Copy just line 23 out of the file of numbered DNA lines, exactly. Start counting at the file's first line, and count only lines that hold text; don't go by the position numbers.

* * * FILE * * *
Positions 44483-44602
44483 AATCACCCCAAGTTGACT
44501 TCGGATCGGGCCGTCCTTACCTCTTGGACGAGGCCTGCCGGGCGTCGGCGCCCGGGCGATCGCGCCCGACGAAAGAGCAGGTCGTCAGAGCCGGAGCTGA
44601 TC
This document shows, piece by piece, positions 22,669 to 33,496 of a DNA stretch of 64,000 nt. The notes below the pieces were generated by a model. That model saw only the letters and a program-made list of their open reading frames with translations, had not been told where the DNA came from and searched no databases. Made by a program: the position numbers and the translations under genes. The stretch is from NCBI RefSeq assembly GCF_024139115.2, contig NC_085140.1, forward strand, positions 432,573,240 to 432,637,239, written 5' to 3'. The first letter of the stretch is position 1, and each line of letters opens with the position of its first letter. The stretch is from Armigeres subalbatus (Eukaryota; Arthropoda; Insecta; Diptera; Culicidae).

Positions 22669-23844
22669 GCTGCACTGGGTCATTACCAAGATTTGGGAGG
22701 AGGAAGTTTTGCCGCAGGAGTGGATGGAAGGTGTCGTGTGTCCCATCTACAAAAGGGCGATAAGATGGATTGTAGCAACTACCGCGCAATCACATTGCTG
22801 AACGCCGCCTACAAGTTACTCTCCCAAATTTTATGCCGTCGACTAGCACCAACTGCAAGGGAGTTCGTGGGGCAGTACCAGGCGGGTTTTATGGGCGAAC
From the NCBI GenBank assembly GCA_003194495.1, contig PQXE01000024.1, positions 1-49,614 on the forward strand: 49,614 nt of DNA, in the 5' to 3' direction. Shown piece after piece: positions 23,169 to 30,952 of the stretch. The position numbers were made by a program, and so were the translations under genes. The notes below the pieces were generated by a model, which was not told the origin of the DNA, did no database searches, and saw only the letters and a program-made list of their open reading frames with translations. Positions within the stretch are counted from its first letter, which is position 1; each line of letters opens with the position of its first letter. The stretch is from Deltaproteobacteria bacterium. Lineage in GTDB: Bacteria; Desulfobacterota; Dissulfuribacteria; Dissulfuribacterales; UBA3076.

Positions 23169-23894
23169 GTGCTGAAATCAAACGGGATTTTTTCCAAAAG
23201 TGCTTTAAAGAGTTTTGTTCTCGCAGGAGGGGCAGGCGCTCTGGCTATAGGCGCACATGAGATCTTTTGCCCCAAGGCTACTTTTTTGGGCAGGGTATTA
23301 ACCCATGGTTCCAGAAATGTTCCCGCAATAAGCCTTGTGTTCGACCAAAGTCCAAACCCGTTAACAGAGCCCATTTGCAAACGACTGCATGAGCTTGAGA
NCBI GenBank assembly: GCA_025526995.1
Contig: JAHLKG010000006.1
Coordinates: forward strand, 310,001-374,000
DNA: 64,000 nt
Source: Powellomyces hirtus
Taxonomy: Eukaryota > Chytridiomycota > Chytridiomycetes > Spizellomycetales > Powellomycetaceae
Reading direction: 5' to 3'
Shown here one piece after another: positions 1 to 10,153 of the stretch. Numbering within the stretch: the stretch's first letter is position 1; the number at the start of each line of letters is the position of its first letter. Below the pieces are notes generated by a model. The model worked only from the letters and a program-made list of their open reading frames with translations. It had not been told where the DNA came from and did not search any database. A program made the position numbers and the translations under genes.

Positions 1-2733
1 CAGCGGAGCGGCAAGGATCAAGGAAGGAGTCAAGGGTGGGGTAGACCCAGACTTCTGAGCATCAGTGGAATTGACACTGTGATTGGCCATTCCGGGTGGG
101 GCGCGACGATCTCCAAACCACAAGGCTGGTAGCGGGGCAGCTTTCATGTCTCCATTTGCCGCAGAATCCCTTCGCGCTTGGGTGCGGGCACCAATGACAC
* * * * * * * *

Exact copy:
Positions 1-2733